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From Journal of the American Academy of Religion, Vol. 37, No. 2 (June 1969), 200-202.  A review of Edward H. Madden and Peter H. Hare, Evil and the Concept of God, Springfield, Illinois: Charles C. Thomas, 1968. Pp. 142.


A Review of

Edward H. Madden and Peter H. Hare,

Evil and the Concept of God

Lewis S. Ford

Whitehead once remarked that “all simplifications of religious dogma are shipwrecked upon the rock of the problem of evil.”  Madden and Hare contend that this remark applies to theistic doctrines, and that this failure constitutes a good reason for rejecting theism.

Some theists evade the problem by rejecting natural theology (Barth) or by entering into the “theological circle” (Tillich).  Some deny it by arguing that statements about God and evil use different logics.  Others attempt to solve it by a variety of stratagems such as the ultimate divine harmony, the need for a contrast to goodness, the need to create moral fibre, the principle of plentitude, the natural depravity of man, and the presence of human freedom.  Still others modify traditional theism: Brightman, Whitehead, and Royce are here described as “Quasi-theists,” which our authors assure us is not pejorative.

Such breadth is impressive. However, I missed Berdyaev’s speculations concerning meonic freedom and felt a certain insensitivity to the suggestion that the Incarnation and the Atonement may symbolize God’s way of taking upon himself the evil of the world, its existential conquest not its intellectual “solution.”  Otherwise, however, the main options seem to have been canvassed.  Since their method is largely atomic, as in a lawyer’s brief, they seek to dispose of their opponents’ arguments one by one with monotonous regularity.  A premium is placed upon thoroughness, succinctness, and the scoring of points, with less opportunity to explore more interesting attempts.  A good many of their counterarguments stress the amount of quite gratuitous evil present in the world or speculate that a really omnipotent God could have done the job better.  Such arguments have little force against purely a priori considerations, such as Hartshorne’s observation that if the presence of evil could possibly disprove God’s existence, then divine existence would only be an empirical and not (as Anselm has demonstrated) an a priori hypothesis (p. 47).  Their discussion of Leibniz ignores the a priori character of his contention that a perfect God could not have chosen any other world than the best, so all the allegedly “better possibilities” for the world cannot really be compossible (pp. 58-60).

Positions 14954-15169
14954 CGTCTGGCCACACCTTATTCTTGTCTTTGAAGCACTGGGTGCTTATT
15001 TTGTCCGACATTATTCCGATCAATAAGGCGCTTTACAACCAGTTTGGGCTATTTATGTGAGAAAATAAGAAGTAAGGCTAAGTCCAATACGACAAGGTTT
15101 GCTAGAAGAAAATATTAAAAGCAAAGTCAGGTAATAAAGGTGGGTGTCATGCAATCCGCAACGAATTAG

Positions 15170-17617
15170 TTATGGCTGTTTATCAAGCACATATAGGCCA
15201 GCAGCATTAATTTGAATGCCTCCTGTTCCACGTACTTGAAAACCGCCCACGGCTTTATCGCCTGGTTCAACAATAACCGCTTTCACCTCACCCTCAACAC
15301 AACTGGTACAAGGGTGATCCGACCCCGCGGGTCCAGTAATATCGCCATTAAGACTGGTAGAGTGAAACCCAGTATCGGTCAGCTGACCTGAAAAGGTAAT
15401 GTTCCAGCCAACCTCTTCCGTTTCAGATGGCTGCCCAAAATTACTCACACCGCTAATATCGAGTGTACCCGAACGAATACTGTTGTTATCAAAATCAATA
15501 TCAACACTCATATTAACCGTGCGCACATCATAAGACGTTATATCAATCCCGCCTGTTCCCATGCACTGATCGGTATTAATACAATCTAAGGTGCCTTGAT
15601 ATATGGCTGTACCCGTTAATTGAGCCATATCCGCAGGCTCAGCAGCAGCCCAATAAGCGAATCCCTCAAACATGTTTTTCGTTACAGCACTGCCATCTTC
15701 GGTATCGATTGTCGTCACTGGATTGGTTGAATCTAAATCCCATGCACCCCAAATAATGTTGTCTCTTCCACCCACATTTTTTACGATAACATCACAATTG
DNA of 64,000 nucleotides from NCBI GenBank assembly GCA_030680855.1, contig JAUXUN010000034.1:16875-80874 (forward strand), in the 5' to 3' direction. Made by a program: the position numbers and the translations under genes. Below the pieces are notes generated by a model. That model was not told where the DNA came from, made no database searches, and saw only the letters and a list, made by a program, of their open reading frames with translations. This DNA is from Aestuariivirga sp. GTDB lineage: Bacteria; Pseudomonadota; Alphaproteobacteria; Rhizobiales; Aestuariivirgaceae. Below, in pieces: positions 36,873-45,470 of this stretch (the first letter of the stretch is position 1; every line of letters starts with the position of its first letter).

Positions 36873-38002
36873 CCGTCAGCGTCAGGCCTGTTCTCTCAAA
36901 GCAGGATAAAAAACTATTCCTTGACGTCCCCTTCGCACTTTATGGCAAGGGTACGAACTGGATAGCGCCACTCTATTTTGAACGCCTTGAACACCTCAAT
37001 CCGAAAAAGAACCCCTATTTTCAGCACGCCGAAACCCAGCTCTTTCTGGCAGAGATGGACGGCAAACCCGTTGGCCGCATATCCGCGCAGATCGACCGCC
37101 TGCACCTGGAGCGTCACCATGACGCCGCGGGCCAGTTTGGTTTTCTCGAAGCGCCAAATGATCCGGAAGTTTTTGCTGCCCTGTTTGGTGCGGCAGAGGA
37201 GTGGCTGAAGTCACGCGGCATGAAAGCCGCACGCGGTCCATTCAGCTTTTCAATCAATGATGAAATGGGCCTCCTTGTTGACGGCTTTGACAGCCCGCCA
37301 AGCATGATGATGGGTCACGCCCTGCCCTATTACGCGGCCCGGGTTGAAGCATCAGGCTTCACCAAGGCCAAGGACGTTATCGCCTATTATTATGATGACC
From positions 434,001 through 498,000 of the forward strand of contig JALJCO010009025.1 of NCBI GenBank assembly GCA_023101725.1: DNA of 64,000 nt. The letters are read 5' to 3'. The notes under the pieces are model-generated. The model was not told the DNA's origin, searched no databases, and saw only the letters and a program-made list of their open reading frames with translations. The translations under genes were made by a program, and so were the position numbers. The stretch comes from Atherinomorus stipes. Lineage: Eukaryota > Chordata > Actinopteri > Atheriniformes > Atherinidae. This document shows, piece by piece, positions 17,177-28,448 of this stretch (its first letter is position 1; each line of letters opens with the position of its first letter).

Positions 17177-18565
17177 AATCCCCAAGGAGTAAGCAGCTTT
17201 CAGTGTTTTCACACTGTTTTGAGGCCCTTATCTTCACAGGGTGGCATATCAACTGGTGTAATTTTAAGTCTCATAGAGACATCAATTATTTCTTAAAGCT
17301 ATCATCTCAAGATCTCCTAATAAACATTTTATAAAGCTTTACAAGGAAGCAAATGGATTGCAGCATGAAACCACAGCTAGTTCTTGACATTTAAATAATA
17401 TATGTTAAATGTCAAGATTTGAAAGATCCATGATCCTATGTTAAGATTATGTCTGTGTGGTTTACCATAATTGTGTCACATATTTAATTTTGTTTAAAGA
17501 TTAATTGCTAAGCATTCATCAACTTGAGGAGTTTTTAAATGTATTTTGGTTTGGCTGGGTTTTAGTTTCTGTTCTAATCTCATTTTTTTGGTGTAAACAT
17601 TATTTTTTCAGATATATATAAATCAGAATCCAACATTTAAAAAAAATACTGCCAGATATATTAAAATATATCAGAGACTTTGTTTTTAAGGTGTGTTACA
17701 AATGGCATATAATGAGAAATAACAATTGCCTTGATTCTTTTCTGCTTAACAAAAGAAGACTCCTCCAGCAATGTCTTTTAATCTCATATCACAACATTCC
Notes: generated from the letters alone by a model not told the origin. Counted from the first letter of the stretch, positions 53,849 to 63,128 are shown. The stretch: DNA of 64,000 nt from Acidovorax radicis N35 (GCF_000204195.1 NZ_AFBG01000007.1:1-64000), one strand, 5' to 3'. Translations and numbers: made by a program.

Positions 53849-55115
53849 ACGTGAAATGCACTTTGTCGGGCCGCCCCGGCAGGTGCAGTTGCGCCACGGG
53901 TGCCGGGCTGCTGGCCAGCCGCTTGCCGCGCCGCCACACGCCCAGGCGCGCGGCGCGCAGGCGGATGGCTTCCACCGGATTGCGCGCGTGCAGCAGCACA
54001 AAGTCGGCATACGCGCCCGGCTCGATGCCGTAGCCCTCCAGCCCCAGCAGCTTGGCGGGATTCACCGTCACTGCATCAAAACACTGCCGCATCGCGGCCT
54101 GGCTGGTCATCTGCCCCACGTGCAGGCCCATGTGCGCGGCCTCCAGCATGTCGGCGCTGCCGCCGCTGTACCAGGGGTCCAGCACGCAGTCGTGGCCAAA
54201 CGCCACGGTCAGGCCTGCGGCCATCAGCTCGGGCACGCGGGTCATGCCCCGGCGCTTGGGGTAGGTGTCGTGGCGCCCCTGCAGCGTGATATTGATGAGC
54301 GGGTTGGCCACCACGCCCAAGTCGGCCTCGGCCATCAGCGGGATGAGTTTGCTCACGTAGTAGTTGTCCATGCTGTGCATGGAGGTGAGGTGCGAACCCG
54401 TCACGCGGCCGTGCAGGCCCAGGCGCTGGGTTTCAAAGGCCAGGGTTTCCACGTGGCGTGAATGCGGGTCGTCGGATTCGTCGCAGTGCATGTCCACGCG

Our authors neglect to mention the fact that sections of this book have already appeared in print, particularly the discussion of Barth and Tillich (pp. 20-32) in Philosophy and Phenomenological Research 28/1 (September 1967) 58-69 and the examination of Whitehead and Hartshorne (pp. 115-125) in the Review of Metaphysics 20/2 (December 1966) 278-289.  Madden and Hare justify their general procedure by rejecting “the Ten-Leaky-Buckets-Tactic” (so named by Antony Flew, p. 53) and by appealing to the principle of diminishing returns.  If no separate argument will hold water, why should any combination fare any better?  Moreover, if the subtler arguments turn out to be merely variations on themes already disposed of, why need each be exhaustively argued?  Thus they note that “the appeal to persuasive power [by Whitehead] appears to be simply a process form of the classical free-will solution . . . which we have previously criticized in detail” (p. 122).  What is overlooked by such a method is that refinements may render former counter arguments obsolete.  So, too, their fundamental criticism of the free-will solution is surprisingly brief (pp. 74f.), consisting of four arguments, three of which presuppose a concept of omnipotence clearly rejected by process theism.

With regard to Whitehead, Madden and Hare introduce the interesting analogy that his God is like “an especially effective leader of an organization . . . who is powerful enough to guarantee the success of the organization if most of the members pitch in and help.”  They suggest two difficulties.  “First, if cases can be found in which there has been widespread human cooperation and yet there has been no success, these cases would count as evidence against the existence of such a conditional guarantee.  Such cases seem easy to find.”  At this point, specific examples are needed but are not supplied.  As examples of “widespread cooperation with God” one might point to the rise of the early church or the initial spread of Islam, both of which were eminently “successful,” or ancient Israel’s cooperative successes and non-cooperative failures.  Secondly, they argue that the amount of evil in the world suggests that God is not a very persuasive leader.  “It is a little too convenient simply to attribute all the growth to God’s persuasive power and all the evil to the world’s refusal to be persuaded.”  The measure of persuasion, moreover, is not how many people are actually persuaded, but the intrinsic value of the goal proposed.  The only final motivation for action must be the achievement of the good, which alone is purely persuasive.  Divine persuasion may be a “still, small voice” amid the deafening shouts and the clamouring of the world, but it wins out in the long run—it brought the universe into being out of practically nothing.


Posted March 25, 2007

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